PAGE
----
Stunningly, all six rightwing candidates offered up by the Anselmo/Liberty Committee/RWB axis were soundly defeated by their more moderate opponents, according to final election results. Four rightwingers were defeated outright; the two races for supervisor are headed to runoff elections in November. The primary election will be officially certified by July 7, but the results aren’t likely to change significantly, and represent a stinging defeat for Shasta County’s burgeoning fascist movement.
Fascism isn’t too strong of a word for an undertaking that was sparked two years ago by Cottonwood militia member Zapata’s threat to turn his minions loose on the public if Shasta County didn’t stop following the state’s COVID-19 mandates. This gang of dead-end MAGA Trumpublicans, anti-science “medical freedom” advocates, gun-toting militia enthusiasts, State of Jefferson secessionists and white-Christian nationalists came to us literally wrapped in the flag brandishing the cross. It seeks to impose its own dystopic vision of America upon the rest of us.
The importance of this rightwing movement’s defeat at the polls—especially in the wake of the reactionary U.S. Supreme Court’s decision to strike down the constitutional right to an abortion last week—can’t be overstated. Say what you want about Shasta County’s absurdly low 45-percent voter turnout rate in the primary; when given a choice between moderate candidates capable of doing the job, and feckless fascistic firebrands seeking to burn it all down, a majority of voters chose the former.
The results were surprising, to say the least. As they say in motorsports, that’s why we have the races.
Competence Matters in County Clerk, Schools Superintendent and District Attorney Races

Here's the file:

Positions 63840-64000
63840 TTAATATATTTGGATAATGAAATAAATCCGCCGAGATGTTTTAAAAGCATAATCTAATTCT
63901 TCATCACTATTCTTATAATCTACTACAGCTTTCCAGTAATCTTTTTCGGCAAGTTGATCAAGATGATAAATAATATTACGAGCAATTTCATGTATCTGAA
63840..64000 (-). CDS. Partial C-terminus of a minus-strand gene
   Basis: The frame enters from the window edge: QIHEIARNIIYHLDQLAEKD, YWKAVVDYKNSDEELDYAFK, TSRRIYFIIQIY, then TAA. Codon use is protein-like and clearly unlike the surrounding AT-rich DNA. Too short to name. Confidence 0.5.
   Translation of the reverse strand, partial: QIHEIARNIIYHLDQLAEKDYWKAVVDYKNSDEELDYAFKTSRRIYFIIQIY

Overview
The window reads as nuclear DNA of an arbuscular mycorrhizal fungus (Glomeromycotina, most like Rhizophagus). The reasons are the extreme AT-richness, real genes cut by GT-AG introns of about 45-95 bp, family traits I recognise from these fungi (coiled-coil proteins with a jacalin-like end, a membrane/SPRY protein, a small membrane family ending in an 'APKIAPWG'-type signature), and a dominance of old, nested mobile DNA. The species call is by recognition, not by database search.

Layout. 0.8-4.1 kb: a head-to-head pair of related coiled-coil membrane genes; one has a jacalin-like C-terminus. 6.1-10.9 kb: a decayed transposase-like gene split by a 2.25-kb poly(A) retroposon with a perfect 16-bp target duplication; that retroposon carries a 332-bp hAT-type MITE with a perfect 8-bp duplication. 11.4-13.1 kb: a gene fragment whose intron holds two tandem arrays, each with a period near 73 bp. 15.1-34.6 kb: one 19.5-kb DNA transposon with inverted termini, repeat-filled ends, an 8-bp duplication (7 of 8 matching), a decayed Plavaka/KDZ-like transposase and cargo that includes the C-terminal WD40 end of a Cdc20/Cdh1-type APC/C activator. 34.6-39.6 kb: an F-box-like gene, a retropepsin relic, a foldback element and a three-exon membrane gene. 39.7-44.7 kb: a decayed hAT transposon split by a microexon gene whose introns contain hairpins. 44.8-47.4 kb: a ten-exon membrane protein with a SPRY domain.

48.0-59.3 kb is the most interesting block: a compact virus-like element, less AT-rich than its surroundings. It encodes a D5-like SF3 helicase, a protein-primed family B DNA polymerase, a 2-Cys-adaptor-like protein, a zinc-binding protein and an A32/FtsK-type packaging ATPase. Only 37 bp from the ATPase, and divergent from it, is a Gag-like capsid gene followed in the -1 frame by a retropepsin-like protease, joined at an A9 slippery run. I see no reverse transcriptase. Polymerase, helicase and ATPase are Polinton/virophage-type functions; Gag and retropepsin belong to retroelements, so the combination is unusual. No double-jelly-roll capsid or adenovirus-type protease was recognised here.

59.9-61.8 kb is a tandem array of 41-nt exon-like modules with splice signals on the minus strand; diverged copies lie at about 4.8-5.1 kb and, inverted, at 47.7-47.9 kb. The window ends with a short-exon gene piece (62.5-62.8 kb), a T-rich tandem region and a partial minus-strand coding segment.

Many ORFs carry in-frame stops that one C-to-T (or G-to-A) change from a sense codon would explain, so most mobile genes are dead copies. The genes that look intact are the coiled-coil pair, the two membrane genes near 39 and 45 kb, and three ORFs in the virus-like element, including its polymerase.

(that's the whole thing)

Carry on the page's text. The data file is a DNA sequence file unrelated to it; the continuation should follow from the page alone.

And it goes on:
When the Anselmo/Liberty Committee/RWB axis targeted Shasta County Clerk/Registrar of Voters Cathy Darling Allen, Superintendent of Schools Judy Flores and District Attorney Stephanie Bridgett, it was borrowing a page from former Trump advisor Steven Bannon’s fascist playbook.
Their aim was to seize control of local government services such as the election system, public education and the criminal justice system and steer them hard right, into the ditch if necessary.
This isn’t hyperbole. After Supervisor Moty’s recall gave Shasta County Supervisors Patrick Jones and Les Baugh a three-vote majority on the board of supervisors with the addition of meat puppet Garman, they purposely set out to destroy the county’s public health system, forcing the resignation of Health and Human Services Director Donnell Ewert and firing without cause Public Health Officer Karen Ramstrom.
Meanwhile, a pandemic that has so far killed more than 1 million Americans, including 656 Shasta County residents, continues to surge through the population in the form of the Omicron BA.5 variant. In Shasta County, virtually no one is masking up, keeping their social distance or taking any other precautions, even as infections rise. There will be more avoidable hospitalizations and deaths. Jones, Baugh and Garman have blood on their hands.